Reprinted from Democratic Convention Watch.
The 2012 elections in the US are about three things that our elections usually are not about:
- How much hatred does the wacko right have for President Obama and how much of that hatred is strict, unadorned racism?
- Does the electorate want a country of the people, by the people and for the people, or a corporate state akin to an old time company town?
- Does the country want a union of 50 states, or does it want a bunch of independent states which share little more than geography?
Read those questions again. Think about how different they are from the "normal" issues of major elections. More often elections are about issues that affect the nation, not about what the nation should be. Think about them through the prism of what the EU is currently experiencing, and ask yourself what defines a country? What defines a union of countries?
Throw in the the mix the issues raised and answered by Marbury v Madison in 1803.
More after the jump.
This was the opening of Chris Matthews' comment last night:
Let me finish tonight with this. The Republican party is about to seal a Faustian deal with the devil. Every observer from left to farthest right knows what's going on here.
The Republicans, led by the angriest among them, are about to give away their partisan souls for one all-consuming political purpose: the destruction of Barack Obama. They are about to begin the nomination for president of a figure who represents the Mephistopheles of what they preach: He is nasty, brutal, ready to fight and kill politically, a man of no discernible commitments or values – who has nothing to offer but a sharp-as-hell intellect and a wicked rapier of words. For the right price — and a presidential nomination is his — Newt is ready to jump on a dime and hit any opponent where he shows weakness.
I agree with Chris, and believe that one of the major reasons the evangelical wacko right is willing to consider Newt is NOT just because he is the anyone-but-Mitt-December-edition, but because he was a commentator on Fox for years until May. Thus, he is, to the great unwashed who view Fox as "news" someone like Walter Conkrite, Chet Huntley or David Brinkley. Someone who speaks with authority. Someone "of them" who, like Uncle Walter on 22 November 1963, shares their common experience. While I believe that anyone who meets the constitutional bar of age and citizenship can run for president, it doesn't mean they are legitimately qualified. The idea that someone like Newt who has been trying to destroy the American structure of government for decades is being considered by a single person who lived through those years is absurd on its face. But most people are stupid.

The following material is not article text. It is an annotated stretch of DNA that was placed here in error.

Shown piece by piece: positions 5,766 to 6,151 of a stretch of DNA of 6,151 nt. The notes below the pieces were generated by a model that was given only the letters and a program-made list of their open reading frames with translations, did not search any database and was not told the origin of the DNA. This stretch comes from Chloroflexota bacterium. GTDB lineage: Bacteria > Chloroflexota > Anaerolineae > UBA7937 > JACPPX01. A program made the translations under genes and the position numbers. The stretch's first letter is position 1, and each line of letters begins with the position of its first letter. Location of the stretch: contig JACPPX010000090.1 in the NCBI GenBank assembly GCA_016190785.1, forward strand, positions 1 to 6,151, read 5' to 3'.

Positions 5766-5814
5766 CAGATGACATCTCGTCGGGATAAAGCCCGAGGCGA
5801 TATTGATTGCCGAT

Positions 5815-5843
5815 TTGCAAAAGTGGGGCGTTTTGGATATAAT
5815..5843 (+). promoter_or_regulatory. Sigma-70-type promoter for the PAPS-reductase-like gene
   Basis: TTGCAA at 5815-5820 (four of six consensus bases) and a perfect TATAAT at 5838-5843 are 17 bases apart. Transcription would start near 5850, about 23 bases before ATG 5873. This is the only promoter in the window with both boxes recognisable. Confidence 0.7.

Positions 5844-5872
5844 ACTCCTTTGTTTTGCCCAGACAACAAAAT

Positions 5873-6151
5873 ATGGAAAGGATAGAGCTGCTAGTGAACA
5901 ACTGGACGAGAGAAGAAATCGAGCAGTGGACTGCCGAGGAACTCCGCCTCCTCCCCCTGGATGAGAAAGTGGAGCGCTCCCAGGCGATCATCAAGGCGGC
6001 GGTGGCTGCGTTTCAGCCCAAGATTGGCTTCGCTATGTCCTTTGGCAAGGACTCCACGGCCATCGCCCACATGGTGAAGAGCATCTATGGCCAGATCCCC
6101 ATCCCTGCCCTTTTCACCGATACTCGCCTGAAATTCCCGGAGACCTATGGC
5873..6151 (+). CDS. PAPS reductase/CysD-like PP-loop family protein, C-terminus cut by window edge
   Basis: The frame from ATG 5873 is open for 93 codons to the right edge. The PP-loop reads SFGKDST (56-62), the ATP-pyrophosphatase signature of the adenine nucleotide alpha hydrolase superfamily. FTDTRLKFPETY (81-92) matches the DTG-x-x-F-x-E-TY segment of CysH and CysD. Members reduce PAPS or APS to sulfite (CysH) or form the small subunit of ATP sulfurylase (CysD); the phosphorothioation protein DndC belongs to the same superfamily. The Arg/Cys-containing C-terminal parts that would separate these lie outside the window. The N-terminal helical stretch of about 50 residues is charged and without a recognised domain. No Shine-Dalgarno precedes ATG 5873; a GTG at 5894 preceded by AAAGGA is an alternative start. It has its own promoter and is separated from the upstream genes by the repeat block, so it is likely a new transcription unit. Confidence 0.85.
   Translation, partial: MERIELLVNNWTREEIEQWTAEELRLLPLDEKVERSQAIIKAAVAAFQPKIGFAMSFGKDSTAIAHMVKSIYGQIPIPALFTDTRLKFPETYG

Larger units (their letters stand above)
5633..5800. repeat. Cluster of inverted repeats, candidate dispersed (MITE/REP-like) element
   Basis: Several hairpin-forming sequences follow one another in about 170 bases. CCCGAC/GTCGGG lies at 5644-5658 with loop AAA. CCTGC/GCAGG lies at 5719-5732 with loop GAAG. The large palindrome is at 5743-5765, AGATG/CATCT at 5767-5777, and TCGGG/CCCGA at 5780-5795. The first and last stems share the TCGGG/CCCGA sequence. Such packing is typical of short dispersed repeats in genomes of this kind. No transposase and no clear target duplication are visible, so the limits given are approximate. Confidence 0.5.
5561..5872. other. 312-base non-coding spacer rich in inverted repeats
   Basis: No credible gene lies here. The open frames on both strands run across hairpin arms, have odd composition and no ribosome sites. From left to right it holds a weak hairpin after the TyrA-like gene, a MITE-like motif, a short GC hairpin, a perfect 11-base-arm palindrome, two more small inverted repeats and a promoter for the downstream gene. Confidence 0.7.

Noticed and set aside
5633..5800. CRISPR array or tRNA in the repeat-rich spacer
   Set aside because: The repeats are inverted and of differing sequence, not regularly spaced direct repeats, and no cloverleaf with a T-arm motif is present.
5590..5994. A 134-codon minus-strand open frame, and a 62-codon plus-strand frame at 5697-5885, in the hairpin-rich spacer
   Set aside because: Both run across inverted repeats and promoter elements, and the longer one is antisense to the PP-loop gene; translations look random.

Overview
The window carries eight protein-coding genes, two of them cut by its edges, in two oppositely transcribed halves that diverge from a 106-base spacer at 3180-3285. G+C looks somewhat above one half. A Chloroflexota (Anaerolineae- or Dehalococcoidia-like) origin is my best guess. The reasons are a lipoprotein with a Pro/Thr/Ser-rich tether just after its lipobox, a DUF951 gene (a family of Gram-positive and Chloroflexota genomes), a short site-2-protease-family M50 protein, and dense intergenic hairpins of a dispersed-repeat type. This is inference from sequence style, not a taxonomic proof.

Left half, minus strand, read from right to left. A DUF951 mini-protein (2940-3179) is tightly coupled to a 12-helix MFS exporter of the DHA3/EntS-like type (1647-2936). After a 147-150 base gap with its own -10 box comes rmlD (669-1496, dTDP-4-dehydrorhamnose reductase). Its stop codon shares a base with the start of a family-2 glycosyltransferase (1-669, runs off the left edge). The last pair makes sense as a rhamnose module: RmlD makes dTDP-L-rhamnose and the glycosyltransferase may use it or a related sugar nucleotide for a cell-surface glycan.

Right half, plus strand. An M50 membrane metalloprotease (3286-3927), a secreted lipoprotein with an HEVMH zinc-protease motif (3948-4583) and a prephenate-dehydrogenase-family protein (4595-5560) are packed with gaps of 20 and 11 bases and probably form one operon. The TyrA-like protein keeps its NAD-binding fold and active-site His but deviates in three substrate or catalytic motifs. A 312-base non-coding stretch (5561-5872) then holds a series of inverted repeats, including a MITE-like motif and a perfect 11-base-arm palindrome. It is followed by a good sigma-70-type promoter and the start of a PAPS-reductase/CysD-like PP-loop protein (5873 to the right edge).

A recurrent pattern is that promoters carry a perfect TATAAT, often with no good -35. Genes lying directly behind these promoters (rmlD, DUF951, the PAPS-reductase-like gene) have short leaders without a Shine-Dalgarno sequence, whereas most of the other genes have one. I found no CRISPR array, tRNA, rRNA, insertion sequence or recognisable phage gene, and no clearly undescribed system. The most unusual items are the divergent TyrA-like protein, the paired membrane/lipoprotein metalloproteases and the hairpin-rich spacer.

Newt is, much more than Mitt, the poster child for a corporate state. Mitt is a businessman, he's not an ideologue, he's not a politician…"running for office" is just a thing to do. When he was governor of Massachusetts, it was a low-paying gig. Something to do to see how it feels. Like yachting or dismantling a company. Newt's a smart guy, and he's a consummate insider. He knows how and why corporations are encroaching on the running of America, hell, he helped to get them there.
The Supremes are going to consider, in addition to the individual mandate, whether or not Arizona's immigration law is constitutional. (Hey! back to Marbury v Madison!) This latter case acceptance is over the objections of the Obama administration. If Arizona prevails, we cease being the country we have been since the writing of the Federalist Papers: we enter the path of separate states on the most fundamental issue of who an American is, and can be. The thing that defines a country is its people, and that should always be a countrywide decision. Remember, from the point of view of the corporations, it's better for the states to have more "power" than the Fed: it's easier to rule, say, South Dakota, than all of the U.S.
When I was in college, I undertook a double-major degree and was required to write a thesis. My topic was the relationship between governments and corporations, and the potential affects on hegemony. Back then there were many fewer multinationals then there are today. Further, it was more difficult for a multinational to exist than it is today, given the changes in logistics and technology. Still, my conclusions were that a generation out, these large companies could hold sway over smaller governments, changing those countries into corporate states, to the detriment of the citizenry. It nevercrossed my mind back then that it could happen here.
I think about this and am suddenly overcome with the knowledge that I'm going to work the election next year. I had thought about sitting it out, disappointed as I am in the things that didn't happen. But it's become an issue notof what has led it us here, but getting out of it. It will be more important than ever to turn out voters and identify people who might end up disenfranchised early, to help them get the documentation necessary to be able to vote. Simultaneously, of course, working to end the disenfranchisement the Republican Corporation hat wrought. It will be a year of working for multiple candidates at all levels, of giving money until it hurts. I hope you'll join me: for this is the election where we can lose our country.